What the future holds for ‘smartphones’
Rick Chin is the director of product innovation at SolidWorks, where he develops new products and researches how technology will make us smarter, simplify daily tasks and seamlessly fit into our everyday lives.
What follows is the first of his 8 insights into what the future holds for technological innovation.
In 20 years our technology will reach a level of personalization that will enhance every moment of our lives. We’ll be more physically comfortable with the furniture we sit on and the products we hold; only the most relevant and personalized information from friends and family will reach us; and our movement in the digital world will be near telepathic.
I foresee several of today’s technologies as relevant to this particular vision of the future. They will evolve to not only be more powerful, but also more integrated with one other.
Smartphones, like today’s iPhone, are as much a computer as they are a communication device. Besides having a great multi-touch interface and fast CPU, they contain sensors like cameras, gyros, accelerometers, GPS and compasses. They allow us to calculate and communicate anytime, anywhere.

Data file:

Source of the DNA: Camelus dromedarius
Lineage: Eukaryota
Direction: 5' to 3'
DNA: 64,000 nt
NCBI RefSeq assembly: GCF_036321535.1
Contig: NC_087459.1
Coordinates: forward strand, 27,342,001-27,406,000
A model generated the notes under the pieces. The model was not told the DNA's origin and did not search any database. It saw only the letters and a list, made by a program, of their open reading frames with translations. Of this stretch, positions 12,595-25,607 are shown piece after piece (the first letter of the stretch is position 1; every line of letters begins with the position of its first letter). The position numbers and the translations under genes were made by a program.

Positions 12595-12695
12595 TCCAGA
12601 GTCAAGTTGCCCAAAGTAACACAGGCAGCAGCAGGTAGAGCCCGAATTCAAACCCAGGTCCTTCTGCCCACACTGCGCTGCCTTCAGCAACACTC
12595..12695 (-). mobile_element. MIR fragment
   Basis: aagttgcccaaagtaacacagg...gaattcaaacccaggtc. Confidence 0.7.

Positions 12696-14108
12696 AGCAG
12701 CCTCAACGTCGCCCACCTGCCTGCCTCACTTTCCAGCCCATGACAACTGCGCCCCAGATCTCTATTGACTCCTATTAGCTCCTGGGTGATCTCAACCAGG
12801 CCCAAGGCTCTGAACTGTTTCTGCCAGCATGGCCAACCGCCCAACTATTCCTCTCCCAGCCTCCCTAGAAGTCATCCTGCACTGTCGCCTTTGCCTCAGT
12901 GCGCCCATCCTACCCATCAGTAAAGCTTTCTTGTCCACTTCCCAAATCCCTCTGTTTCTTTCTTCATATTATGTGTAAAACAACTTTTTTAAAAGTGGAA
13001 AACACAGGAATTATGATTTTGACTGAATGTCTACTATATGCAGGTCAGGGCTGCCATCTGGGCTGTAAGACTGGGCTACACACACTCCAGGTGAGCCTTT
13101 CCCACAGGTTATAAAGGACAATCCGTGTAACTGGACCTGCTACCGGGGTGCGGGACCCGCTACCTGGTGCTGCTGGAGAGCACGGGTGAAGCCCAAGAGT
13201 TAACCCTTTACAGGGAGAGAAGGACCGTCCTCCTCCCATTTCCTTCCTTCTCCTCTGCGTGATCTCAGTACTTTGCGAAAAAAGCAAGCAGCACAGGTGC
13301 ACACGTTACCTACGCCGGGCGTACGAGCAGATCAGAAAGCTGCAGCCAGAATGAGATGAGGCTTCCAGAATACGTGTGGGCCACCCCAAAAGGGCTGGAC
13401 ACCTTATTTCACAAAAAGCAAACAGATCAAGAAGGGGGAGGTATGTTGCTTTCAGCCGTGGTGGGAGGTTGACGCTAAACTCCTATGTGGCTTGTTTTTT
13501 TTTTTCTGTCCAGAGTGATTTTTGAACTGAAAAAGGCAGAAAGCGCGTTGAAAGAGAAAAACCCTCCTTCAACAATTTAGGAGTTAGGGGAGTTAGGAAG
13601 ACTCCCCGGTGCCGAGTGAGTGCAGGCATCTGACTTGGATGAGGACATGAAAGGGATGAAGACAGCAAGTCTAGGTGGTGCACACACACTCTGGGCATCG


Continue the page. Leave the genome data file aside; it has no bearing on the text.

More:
In the future, they’ll evolve into personal mobile computers (PMC). Assuming that Moore’s law holds true, mobile CPUs with near super-computing speeds will be entirely possible. The number, accuracy and performance of sensors will grow, the combination of which will give the user a very powerful sense of his/her surroundings.
Your PMC will move to your wrist and take the place of your watch. (Microsoft had this vision with SPOT, but the technology came too early and was too limited.) The device’s display will not need to be your primary user interface (UI), so the PMC can be a small, diverse fashion statement like today’s watches. The primary UI will become personal peripherals, like information glasses and headsets. You’ll be able to interact naturally in a visual and audible way.
Your PMC and personal peripherals will become your interface to every other computer, device and machine you interact with. The only UI you will ever need to know is that of your PMC.
Not only will your personal peripherals allow you to explicitly interact with the digital (and physical) worlds, but they’ll also provide subtle cues to your subconscious. While looking through your information glasses, a restaurant might emit a subtle, warm blue tint because it was reviewed positively by patrons. It will feel like a good place to eat. Are your spidey senses tingling?
We’ll follow up this post with more of Rick’s insights over the next few days. In the meantime if you would like to read the original, highly informative article go to: http://mashable.com/2011/09/18/future-technology/